How Acting Like A Top NRL Club (The Roosters) Can Transform Your Restaurant… (Yes seriously).

What you probably don't know about me is that I am a big rugby league fan. I've supported rugby league since I was a kid, my dad used to play, he was also a manager, a coach and a referee. And so it's actually in my blood to love rugby league.

Since I moved to Australia, gosh, about 25 years ago, I've been a Sydney Roosters supporter.  The reason I tell you this (and what I want to talk to you about today) is how they have developed a culture where their best team members don't want to leave.

And I think it's incredibly important for you to know about how they do this because you're going to be in a very similar situation where “players” or staff in our case are scarce… and when great players or great staff are even scarcer...

So when you get someone who performs at a very high level in your restaurant it’s like a player at a club.  Now, in most cases, in rugby league, when a player is nearing the end of their contract, they want more money in order to not leave, and the club can't do anything but give in to them because all the other clubs would give these top performers more money. (It's the same in restaurants too, right now good chefs are demanding more or moving on).

Now, what's interesting at the Roosters is that they don't have to operate that way. When these great players in most cases, (there has been the odd exception)... come to their end of their contract, they want to stay at the Roosters. So they don't jack up their wages by 20 or 30%. They know that the club can't afford to do that for all the different individuals on the team... and they want to stay within this club and it’s culture.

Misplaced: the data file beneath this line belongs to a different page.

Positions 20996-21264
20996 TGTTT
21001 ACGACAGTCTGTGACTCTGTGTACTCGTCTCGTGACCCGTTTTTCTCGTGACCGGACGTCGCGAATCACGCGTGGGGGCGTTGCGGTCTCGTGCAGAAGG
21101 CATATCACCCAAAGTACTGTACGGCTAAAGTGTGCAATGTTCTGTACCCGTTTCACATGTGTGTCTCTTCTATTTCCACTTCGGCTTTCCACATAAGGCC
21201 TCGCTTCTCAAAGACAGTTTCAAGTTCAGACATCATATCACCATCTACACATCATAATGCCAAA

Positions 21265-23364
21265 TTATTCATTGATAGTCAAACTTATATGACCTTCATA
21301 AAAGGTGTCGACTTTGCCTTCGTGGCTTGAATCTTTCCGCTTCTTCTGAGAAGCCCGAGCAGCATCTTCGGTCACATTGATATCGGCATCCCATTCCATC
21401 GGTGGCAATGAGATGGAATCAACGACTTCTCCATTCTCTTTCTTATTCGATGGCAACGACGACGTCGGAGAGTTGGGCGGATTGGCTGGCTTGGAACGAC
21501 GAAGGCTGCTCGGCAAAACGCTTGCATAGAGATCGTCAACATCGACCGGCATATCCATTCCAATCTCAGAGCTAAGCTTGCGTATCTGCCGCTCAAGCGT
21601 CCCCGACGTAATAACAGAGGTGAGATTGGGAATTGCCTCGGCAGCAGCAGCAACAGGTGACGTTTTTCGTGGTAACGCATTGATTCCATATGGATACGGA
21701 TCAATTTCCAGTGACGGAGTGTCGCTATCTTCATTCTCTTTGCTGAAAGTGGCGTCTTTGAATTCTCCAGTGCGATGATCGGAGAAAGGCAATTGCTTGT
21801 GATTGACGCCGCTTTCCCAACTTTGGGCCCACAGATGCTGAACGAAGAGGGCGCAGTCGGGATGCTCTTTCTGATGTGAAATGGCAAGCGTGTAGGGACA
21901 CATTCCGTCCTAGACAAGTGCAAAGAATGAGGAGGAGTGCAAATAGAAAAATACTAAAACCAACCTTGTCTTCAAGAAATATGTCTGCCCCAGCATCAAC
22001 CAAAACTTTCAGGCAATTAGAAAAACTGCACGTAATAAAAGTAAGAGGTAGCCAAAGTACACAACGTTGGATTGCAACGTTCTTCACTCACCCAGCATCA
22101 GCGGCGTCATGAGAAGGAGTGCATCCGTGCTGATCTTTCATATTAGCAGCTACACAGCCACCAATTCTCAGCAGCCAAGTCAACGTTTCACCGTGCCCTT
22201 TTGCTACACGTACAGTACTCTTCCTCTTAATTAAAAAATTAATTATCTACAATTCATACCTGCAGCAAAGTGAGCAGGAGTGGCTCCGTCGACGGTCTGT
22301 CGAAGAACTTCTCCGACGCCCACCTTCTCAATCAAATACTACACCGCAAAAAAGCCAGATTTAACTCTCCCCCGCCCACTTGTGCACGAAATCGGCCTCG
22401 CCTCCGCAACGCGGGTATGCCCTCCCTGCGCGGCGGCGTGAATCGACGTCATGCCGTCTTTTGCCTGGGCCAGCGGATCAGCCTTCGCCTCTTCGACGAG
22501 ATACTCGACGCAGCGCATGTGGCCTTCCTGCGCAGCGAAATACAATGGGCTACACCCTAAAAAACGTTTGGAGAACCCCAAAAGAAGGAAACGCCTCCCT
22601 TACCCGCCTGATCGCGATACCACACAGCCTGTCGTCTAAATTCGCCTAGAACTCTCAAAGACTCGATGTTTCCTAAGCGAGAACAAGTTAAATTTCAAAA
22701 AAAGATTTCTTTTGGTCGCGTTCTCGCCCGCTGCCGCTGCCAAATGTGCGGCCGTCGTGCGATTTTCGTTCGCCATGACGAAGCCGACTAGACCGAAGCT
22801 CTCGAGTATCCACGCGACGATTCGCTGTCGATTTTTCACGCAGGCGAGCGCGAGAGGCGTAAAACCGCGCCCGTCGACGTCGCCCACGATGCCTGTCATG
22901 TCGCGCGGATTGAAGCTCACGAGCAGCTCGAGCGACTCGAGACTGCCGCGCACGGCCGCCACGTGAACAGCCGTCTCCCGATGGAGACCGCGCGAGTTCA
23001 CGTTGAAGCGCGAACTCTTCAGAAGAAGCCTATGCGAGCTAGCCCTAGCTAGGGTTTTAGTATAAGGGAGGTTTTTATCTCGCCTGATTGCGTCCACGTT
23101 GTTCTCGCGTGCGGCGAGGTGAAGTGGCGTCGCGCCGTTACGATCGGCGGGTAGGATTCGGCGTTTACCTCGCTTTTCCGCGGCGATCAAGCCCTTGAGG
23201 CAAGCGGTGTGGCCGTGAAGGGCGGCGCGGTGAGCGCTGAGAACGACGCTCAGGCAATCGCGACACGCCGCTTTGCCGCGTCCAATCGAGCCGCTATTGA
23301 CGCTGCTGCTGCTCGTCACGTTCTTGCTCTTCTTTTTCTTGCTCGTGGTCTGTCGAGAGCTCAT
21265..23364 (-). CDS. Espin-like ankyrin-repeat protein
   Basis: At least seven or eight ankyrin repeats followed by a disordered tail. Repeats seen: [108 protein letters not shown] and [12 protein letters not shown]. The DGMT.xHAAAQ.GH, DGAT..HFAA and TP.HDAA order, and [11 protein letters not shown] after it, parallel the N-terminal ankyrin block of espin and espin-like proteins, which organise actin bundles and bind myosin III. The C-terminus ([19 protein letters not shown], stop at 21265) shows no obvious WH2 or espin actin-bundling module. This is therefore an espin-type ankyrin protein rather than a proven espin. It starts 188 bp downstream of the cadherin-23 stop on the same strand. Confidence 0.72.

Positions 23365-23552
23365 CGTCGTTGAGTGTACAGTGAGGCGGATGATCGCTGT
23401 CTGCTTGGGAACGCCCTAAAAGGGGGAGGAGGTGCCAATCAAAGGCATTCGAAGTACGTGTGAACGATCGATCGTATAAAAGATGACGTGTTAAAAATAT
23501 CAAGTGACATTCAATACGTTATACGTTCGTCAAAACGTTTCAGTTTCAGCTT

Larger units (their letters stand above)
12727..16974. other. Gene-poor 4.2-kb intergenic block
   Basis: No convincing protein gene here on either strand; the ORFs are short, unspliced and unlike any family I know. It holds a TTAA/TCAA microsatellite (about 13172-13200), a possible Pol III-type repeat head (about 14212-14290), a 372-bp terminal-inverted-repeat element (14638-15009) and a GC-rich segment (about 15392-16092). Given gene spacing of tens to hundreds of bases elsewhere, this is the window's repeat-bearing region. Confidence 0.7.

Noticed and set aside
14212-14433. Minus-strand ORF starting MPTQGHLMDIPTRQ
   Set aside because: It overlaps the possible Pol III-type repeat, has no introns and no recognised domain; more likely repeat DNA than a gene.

So why is it that they would do that?  Why would they sacrifice an increase in wages for themselves in order to stay and benefit the club as a whole?

Well, the reason is that they have an amazing culture at the Roosters. We've heard it recently from retiring players and we hear it when anyone talks about the club from within. They don't just talk about the 17 players on the field, or the coach or the trainer. They talk about the woman at the front desk, the marketing team, the admin people, the people who run the social club where the team celebrates, the matriarch (a woman who they call Auntie who meets them on their first day as a kid and who is still there at the end of their careers). They talk about the fact that everybody in the club is committed to them, and to them performing at their best.

Now, when you think about this with respect to your own business, do your staff get it that everybody in the business (the owner, the managers, the partners and all the other members of staff) is committed to them performing at their best?

And this has to go right down to the pot washer, the person that's sweeps the floor, right through to you, that everybody cares about everybody else, and that they can perform at their best. Now, truth be told, if we get all the BS out of the room. Probably not.

You know that you’ve probably seen your staff as a pair of hands, you have to pay them for X number of hours a week to do the job you want them to do...  When I've said in the past that you need to pay people in order to train them, to get them to come in a quarter of an hour or half an hour before their shift so you can train them on how best to sell specials, promotions, new dishes etc... you've probably thought I can't afford to do that, I don't have the money to do that, I don't want to spend the money on training.